I love oats. Eating them takes me back instantly to my childhood. Sitting around my cousins table, surrounded by people I have so many fantastic memories with.
We would eat it with fresh cream that came from the cows milked earlier that morning. Truly a flavour of my childhood, simple yet transformative. It is amazing how one taste can transport you back to a moment in time as if were yesterday! And a flavour memory I refer back to often.
Looking to do some baking this morning I had oats on my mind. I have an amazing maple bread recipe that I love and have to share soon, but with a bunch of fresh berries in the fridge I thought muffins would be perfect.
Looking for something a bit different for treats this Christmas I have turned to marshmallows. If you haven’t made marshmallows at home you really must give them a try. They are soft and fluffy and melt in your mouth. You can make them any flavour you want and you can even dip them in chocolate! Yes, that’s a thing!
I have some fabulous raspberry syrup that I was inspired by, raspberries are my favorite berry. The flavour takes me back to the hot summer days out on the farm. The spectacular burst of flavour eating sun warmed berries right off the bushes. It is quite amazing how a taste of something as simple as a berry can instantly transport you back in time. Really is there anything better!
You can use any flavouring you like, from cooked down jams with the seeds removed, to espresso powder mixed with a little water to bottled flavourings like vanilla, maple or almond extract. And peppermint is a great seasonal flavouring for Christmas. Don’t forget to add a few drops of food coloring to bump up the eye appeal!
If you like things a bot more tropical be sure to pop over and check out the Toasted Tropical Marshmallows I made a few years ago. They are the next level of marshmallow love.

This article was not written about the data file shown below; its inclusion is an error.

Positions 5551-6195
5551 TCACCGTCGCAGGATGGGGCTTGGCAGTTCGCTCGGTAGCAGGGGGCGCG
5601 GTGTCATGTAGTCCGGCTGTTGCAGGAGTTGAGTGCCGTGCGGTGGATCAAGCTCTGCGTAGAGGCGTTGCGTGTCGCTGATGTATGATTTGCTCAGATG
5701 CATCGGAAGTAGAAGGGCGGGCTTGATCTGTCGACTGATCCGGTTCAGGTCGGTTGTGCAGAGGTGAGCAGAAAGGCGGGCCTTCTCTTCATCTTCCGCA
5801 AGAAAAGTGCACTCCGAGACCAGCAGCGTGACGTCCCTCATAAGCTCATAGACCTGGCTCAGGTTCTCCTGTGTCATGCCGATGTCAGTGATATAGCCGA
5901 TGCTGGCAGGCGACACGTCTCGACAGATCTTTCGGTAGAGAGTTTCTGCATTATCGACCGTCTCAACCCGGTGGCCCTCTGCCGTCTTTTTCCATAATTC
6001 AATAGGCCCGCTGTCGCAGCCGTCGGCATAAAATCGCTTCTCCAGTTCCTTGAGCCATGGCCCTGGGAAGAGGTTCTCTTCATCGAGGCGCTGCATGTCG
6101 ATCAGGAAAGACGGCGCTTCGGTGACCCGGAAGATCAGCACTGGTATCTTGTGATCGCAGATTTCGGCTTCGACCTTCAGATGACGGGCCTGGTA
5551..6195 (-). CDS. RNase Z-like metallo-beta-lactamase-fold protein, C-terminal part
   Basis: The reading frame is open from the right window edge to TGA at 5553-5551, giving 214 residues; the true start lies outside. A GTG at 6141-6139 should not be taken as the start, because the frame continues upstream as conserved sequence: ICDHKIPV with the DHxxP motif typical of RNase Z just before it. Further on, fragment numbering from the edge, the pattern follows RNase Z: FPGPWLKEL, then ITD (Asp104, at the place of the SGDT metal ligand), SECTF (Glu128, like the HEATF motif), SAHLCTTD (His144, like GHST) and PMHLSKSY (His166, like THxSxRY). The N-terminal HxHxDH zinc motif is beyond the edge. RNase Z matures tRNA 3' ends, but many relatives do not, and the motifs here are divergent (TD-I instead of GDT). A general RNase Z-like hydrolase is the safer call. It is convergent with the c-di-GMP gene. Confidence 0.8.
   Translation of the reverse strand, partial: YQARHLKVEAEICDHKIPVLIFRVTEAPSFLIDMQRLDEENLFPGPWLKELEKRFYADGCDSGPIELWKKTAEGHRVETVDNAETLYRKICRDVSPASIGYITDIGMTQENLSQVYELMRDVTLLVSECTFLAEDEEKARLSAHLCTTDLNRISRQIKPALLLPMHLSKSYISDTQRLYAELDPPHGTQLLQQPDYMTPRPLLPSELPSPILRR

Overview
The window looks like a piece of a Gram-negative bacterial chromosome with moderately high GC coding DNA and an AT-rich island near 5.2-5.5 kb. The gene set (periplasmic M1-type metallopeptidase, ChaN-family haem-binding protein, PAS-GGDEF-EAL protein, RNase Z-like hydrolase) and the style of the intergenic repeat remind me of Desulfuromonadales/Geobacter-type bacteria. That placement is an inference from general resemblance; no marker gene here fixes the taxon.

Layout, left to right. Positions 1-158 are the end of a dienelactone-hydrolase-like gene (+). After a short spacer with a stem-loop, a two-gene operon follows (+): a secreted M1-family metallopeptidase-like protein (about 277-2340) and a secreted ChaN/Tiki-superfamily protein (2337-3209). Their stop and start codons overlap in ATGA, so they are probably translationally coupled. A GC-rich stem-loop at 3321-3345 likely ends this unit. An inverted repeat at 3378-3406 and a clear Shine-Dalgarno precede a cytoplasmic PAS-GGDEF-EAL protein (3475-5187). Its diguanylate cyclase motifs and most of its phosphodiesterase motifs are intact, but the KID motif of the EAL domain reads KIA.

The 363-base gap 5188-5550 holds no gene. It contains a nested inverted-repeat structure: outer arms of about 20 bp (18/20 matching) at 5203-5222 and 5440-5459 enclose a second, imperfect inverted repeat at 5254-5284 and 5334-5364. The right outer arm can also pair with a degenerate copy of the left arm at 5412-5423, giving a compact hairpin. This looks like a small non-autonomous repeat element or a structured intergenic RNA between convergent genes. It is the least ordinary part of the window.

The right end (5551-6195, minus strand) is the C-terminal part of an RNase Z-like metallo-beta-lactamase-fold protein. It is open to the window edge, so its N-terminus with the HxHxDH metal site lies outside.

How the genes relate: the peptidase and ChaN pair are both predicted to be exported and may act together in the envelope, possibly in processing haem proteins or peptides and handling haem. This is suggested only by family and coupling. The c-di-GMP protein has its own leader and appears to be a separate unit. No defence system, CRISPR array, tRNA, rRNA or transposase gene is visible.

We recently did an entertaining tasting event at work. Being a produce manager my selection to choose from is quite extensive. There are so many things I could have featured. At a meeting before the event someone had mentioned cranberry sauce. That started the gears in my mind turning. I thought it was a fantastic idea.
So many people automatically reach for the canned cranberry sauce on the shelves they have no idea how easy and flavorful homemade cranberry sauce can be.
The result were show stopping and fabulous! We had people coming back four and 5 times.
By the end of the evening we sampled out over 400 bites and had received rave reviews from everyone.
Because of the volume of samples we presented costs and time available for prep were kept in mind. If I were to make these at an event I hosted in my home I would have chosen phyllo cups as the vehicle for the bites.
This is a three step appetizer so planning ahead is essential.
2 cups fresh cranberries
1 cup of maple syrup or honey
1/2 cup of water 1 cup granulated sugar
Rinse cranberries and place in a large bowl. Heat syrup or honey and water in a small sauce pan just until warm. Pour the syrup over cranberries when warm. You do not want the syrup too hot as you do not want the cranberries to pop. Allow to cool. Cover and let the berries soak in the refrigerator overnight. Drain cranberries in a colander. Place sugar in a large bowl or baking dish. Add cranberries in small batches and roll around until lightly coated in sugar. Place on a parchment lined baking sheet until dry, 1 to 2 hours. When dry the berries have a nice crunchy candy coating.
Cranberry Sauce 1 bag of cranberries – fresh or frozen 1 cup of mango melon juice 1 cup of sugar 1/4 cup of honey
Place all the ingredients in a small pan. Cook on low – medium heat, stirring occasionally.
As they heat up, the cranberries will pop open. You know the sauce is done when 90 % the berries have split open.
Pour into a bowl to cool.
Sugared Cranberry Bites crackers or phyllo cups
soft spreadable cream cheese cranberry sauce sugared cranberries fresh mint for garnish
Spread the crackers with the cream cheese, add a teaspoon of cranberry sauce, and 4 or 5 sugared cranberries. Garnish with fresh mint sprigs.
One of the very first things I experimented with in my early days in the kitchen were perogies. I grew up eating them and knew I had to learn how to make them from scratch.